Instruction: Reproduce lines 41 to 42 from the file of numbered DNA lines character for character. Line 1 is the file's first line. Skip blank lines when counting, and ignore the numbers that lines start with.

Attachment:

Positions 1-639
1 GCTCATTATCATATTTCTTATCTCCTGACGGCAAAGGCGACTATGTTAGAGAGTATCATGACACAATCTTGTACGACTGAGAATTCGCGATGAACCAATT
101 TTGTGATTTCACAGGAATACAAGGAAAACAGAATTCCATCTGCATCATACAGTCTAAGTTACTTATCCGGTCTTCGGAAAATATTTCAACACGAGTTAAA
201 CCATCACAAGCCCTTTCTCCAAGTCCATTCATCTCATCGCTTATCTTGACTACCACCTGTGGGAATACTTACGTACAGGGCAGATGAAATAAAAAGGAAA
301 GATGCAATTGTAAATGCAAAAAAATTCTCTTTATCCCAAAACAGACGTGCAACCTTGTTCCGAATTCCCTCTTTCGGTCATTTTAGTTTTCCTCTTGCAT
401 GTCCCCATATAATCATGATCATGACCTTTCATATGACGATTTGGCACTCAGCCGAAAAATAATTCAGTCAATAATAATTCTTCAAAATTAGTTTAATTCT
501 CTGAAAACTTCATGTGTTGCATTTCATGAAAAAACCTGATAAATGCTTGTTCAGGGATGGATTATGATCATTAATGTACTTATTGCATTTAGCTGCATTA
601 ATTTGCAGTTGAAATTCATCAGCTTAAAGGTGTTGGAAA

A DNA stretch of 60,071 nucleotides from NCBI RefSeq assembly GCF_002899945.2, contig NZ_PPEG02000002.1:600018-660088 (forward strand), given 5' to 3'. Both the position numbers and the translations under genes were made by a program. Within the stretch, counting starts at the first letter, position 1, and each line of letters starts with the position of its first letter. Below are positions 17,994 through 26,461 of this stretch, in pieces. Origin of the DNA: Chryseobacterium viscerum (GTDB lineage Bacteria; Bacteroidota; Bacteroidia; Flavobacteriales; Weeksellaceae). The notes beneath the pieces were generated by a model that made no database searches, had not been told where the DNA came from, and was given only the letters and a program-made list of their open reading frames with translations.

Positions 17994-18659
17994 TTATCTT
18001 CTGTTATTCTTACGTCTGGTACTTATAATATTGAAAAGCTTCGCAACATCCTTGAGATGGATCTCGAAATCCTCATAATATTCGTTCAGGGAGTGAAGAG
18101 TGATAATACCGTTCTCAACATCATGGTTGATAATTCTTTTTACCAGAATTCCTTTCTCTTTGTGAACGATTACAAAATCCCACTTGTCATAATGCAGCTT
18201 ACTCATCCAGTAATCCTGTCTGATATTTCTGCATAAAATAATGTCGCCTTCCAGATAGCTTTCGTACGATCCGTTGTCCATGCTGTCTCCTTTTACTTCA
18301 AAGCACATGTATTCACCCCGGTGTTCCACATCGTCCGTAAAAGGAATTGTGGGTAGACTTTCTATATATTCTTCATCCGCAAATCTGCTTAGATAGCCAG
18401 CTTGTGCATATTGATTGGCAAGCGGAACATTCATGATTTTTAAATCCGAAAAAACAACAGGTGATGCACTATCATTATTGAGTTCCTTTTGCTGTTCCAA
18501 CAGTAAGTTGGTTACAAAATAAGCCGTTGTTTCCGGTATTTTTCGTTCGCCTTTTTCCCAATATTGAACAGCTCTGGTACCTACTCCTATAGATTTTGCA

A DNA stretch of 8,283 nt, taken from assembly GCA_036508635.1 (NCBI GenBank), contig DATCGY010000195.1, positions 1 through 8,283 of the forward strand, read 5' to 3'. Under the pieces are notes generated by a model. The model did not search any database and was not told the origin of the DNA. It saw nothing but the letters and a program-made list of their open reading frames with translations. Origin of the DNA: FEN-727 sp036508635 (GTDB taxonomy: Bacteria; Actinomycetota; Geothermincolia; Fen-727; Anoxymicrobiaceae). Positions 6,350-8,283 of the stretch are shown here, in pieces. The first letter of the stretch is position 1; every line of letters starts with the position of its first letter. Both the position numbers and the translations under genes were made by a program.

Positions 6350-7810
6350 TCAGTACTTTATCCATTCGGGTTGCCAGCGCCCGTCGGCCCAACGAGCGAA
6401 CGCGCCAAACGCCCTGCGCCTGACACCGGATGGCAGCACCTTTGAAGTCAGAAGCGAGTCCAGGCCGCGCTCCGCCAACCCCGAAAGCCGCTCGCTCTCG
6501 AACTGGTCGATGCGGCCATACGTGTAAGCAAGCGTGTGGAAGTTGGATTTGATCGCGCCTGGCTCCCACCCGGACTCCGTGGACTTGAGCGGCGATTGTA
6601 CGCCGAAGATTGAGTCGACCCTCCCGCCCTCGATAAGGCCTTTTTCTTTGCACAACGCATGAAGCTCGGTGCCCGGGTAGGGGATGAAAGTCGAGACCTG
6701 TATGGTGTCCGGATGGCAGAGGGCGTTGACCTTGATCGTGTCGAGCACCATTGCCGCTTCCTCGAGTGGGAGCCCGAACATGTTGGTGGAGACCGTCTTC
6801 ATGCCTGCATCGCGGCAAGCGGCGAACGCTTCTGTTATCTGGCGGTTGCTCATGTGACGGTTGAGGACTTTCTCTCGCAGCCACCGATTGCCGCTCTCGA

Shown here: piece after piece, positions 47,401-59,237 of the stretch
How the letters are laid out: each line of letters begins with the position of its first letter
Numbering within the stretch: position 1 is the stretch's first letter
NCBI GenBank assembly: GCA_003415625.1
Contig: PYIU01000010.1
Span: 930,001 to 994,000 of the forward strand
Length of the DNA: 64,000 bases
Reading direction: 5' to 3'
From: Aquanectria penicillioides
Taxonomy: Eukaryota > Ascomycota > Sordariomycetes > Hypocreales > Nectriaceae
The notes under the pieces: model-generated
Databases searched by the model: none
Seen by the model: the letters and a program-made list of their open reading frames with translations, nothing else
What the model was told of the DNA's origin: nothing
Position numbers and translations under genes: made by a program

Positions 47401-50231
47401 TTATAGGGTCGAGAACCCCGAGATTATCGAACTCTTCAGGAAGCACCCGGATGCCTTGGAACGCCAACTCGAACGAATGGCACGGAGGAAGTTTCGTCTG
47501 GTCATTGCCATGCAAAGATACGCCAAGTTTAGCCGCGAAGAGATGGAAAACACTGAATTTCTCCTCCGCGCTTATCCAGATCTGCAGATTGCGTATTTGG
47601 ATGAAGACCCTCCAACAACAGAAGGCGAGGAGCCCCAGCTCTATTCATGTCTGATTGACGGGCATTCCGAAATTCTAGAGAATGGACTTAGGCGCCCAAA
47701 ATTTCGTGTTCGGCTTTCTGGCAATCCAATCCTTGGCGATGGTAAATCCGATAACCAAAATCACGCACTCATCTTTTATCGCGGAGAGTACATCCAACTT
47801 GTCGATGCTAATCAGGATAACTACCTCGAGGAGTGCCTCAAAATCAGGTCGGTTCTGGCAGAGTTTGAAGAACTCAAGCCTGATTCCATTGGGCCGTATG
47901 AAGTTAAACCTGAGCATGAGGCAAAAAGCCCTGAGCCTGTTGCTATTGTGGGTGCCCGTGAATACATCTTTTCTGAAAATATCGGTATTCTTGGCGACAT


Positions 47401-50231
47401 TTATAGGGTCGAGAACCCCGAGATTATCGAACTCTTCAGGAAGCACCCGGATGCCTTGGAACGCCAACTCGAACGAATGGCACGGAGGAAGTTTCGTCTG